Intel brings Evo thin, light laptop spec to vPro systems

Bartholomew Bronze badge
Holmes

Re: Still at 10nm?

"<insert company brand name here> <insert low number here>nm process" is just a commercial name like how "TSMC 7nm process" (roughly 95.8 million transistors per square millimetre) is nearly the exact same as the "Intel 10nm process" (roughly 100.76 million transistors per square millimetre). So technically the "Intel 10nm process" on paper is nearly 5% better than the "TSMC 7nm process".

Why did companies that manufacture silicon chips choose to use "nm process" which is easily confused with nanometre for branding when the number used does not represent any geometry of the transistor inside the chip at all, was it MBA conmen who started this while high on cocaine the 90's ? Who knows.

If a "<insert company brand name here> 1 nm process" actually used structures in a silicon chip that were 1 nm (they will not):

The Van der Waals radius of a silicon atom is about 210 pico-metre, so 1 nanometre in the real world would be like 2 silicon atoms wide. And that is not even thinking about the effects of natural impurities or doping agents.

At that scale you would need to use only one Iso­tope of Silicon ( Silicon-28 ) because trace amounts of normal silicon is naturally radioactive. How would a 2 atom wide signal path behave when one atom undergoes radioactive decay, probably emits an electron and then changes into a phosphorus atom (which is a doping agent for silicon)! So you need to purify the silicon using similar techniques to the ones used to purify the elements used in nuclear bombs, but to make isotopically enriched silicon tetrachlorides instead which can then be used to grow single crystal 99.9999% pure silicon-28.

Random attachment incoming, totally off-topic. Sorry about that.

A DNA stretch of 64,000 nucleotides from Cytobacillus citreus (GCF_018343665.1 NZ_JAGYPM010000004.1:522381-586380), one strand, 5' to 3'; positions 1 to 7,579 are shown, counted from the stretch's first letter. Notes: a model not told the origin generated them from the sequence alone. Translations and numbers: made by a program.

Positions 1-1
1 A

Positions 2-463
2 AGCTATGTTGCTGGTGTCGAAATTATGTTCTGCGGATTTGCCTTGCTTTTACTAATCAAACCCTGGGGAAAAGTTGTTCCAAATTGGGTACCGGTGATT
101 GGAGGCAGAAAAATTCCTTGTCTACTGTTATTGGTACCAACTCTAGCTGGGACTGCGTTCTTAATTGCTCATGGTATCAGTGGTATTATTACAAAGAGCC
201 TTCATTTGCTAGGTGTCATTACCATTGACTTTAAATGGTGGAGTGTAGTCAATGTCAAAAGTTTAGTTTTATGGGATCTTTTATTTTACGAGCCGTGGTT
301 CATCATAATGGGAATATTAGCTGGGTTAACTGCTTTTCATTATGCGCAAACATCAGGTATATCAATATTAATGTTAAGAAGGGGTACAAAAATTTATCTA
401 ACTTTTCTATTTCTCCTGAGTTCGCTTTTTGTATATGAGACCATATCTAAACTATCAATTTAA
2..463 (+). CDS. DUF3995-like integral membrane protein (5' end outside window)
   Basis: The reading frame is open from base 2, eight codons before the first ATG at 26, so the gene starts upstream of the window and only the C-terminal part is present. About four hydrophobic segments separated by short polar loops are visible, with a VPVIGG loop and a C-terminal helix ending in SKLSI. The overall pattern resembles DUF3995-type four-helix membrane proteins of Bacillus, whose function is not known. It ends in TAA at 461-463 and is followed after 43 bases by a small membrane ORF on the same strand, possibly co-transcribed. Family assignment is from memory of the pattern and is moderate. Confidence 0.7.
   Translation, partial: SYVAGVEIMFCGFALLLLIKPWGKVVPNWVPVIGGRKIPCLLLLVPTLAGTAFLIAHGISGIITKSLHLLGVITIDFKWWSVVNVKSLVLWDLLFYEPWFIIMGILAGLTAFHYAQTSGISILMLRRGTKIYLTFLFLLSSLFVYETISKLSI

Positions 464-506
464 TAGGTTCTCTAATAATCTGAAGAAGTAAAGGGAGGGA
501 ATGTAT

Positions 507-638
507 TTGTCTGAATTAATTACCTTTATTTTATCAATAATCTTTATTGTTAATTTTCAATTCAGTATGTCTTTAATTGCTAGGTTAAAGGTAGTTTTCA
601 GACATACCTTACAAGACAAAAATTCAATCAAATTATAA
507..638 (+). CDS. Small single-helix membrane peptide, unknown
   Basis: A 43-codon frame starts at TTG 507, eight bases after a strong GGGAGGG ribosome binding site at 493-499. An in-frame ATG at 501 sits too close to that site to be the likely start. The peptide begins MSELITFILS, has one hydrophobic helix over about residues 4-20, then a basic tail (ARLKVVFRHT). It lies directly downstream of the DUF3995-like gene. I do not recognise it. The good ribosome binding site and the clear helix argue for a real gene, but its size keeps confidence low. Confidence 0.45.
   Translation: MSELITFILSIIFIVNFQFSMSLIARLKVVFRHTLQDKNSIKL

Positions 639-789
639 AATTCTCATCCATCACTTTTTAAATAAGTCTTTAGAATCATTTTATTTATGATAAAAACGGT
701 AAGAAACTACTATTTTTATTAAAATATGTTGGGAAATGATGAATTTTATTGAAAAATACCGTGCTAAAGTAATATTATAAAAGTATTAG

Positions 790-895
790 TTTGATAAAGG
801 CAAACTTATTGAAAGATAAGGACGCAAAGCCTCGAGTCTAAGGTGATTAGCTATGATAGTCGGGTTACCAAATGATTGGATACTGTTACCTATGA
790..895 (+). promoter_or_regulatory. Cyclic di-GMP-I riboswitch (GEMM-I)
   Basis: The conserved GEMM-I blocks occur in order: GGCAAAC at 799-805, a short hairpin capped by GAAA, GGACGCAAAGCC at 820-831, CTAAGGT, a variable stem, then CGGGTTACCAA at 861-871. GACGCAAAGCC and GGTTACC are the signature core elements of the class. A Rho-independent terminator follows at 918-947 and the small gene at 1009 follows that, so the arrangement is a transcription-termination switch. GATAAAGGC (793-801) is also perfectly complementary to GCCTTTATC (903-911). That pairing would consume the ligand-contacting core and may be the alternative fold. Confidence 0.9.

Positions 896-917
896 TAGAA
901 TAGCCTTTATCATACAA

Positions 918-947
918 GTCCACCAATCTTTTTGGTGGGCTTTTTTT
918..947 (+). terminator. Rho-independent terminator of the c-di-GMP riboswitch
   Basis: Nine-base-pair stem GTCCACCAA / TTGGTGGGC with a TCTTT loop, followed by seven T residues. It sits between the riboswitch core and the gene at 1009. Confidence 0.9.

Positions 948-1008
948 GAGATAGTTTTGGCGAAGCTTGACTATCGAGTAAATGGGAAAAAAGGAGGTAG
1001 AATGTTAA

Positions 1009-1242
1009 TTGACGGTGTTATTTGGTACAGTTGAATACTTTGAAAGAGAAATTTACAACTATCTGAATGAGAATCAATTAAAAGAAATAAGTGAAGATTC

Oh and the doping of silicon never actually stops, it just slows down a lot at room temperature, so the lifetime of chips made with such small structures is very limited, at some future date the dopants in bleeding edge chips made today will be homogeneous. And how long that will be is a low number of years.

AI-created faces now look so real, humans can't spot the difference

Bartholomew Bronze badge

This Person Does Not Exist

Not one mention of "https://thispersondoesnotexist.com/" a site that generates images of people who do not exist.

The way I tell if it is real or fake is by ignoring the human and concentrating on the background! It is either heavily blurred or just does not make any sense if you really look at it. (e.g. https://imgur.com/a/cBRicKs )

Geomagnetic storm takes out 40 of 49 brand new Starlink satellites

Bartholomew Bronze badge
Terminator

Skynet

49 out of how 2,091 satellites, when it is eventually up to 42,000 satellites that will be fun.

Update 'designed to improve user experience' takes down the Microsoft 365 Admin Portal